Ringgit's resilience under threat

The headquarters of Bank Negara Malaysia is pictured here in Kuala Lumpur (Mohd Rasfan / AFP Photo)

Malaysia’s ringgit was sheltered from the worst of last month’s emerging-market selloff, thanks to higher oil prices. It may be about to make up for lost time.

Traders will be hovering over the sell button after Wednesday’s policy meeting in case the country’s central bank shows any sign of turning dovish due to the worsening United States (US)-China trade dispute and the new government’s decision to cut back on infrastructure spending to trim its debt burden.

The rally in oil prices is also in danger of peaking after OPEC and its partners agreed last month to boost output, and US President Donald Trump lashed out at the group for not doing enough to reduce gasoline costs.

While central banks in Indonesia, the Philippines and India have all raised rates in recent months to bolster their currencies, Malaysia may end up doing the opposite. Analysts predict economic growth will slow to 5.5 percent this year from 5.9 percent, while inflation will cool to 2.5 percent from 3.9 percent, giving new Bank Negara Malaysia (BNM) Governor Nor Shamsiah Mohd Yunus plenty of reason to ease policy.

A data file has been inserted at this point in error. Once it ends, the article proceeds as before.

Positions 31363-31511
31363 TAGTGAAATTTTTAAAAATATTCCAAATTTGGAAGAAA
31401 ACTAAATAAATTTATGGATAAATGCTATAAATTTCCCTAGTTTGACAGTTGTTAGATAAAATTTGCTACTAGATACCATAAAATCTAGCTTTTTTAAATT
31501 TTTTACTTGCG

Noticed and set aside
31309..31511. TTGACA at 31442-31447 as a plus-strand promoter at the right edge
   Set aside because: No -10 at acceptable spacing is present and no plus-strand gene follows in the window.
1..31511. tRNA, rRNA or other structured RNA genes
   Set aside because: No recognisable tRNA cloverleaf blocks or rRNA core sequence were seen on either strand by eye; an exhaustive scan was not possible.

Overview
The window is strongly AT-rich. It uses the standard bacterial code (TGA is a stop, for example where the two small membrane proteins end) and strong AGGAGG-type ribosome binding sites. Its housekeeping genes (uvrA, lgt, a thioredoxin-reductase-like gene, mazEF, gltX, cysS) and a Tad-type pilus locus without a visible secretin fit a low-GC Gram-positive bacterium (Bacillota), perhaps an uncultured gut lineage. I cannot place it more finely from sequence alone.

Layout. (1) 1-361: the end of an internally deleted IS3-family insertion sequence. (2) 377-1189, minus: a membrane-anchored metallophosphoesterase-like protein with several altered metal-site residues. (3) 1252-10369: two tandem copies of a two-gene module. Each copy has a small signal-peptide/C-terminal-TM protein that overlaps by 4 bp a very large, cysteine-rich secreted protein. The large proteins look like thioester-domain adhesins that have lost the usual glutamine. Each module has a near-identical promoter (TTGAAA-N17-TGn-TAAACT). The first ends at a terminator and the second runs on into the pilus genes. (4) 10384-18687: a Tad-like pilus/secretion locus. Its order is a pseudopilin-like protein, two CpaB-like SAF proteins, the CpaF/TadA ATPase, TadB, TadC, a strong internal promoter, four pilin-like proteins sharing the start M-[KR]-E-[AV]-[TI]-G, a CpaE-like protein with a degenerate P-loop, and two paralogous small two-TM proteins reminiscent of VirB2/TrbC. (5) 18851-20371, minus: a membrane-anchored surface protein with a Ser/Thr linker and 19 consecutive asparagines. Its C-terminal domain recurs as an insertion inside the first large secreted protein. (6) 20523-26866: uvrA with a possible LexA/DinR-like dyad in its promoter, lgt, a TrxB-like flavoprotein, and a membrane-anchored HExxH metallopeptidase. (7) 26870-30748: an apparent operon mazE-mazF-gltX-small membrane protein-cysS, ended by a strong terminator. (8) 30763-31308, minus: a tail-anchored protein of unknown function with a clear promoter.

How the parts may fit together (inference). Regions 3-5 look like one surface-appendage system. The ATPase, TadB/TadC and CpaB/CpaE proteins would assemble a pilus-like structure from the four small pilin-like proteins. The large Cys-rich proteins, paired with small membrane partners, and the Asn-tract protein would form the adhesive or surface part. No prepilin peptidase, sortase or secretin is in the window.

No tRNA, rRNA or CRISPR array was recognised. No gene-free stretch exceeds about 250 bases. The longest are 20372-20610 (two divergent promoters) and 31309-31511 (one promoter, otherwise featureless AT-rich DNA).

Although analysts predict BNM will keep its benchmark unchanged at 3.25 percent this week, they have been trimming predictions for a future increase. The market implied policy rate for one year’s time has declined to 3.28 percent from 3.41 percent in May, data compiled by Bloomberg show.

Morgan Stanley predicts the ringgit will weaken to 4.28 per US dollar by year-end due to expectations for a stronger US dollar, concern about Malaysia’s debt burden and ongoing political uncertainties. Barclays Plc says it will drop to 4.20 amid a possible deterioration in the nation’s finances after the scrapping of the goods and services tax (GST). The currency was at 4.0373 late on Friday.

Prime Minister Mahathir Mohamad has made clear his preference for the ringgit’s direction, saying its fair value should be 3.8 per US dollar. While it may eventually appreciate to that level, the short-term risks are for it to go the other way. – Bloomberg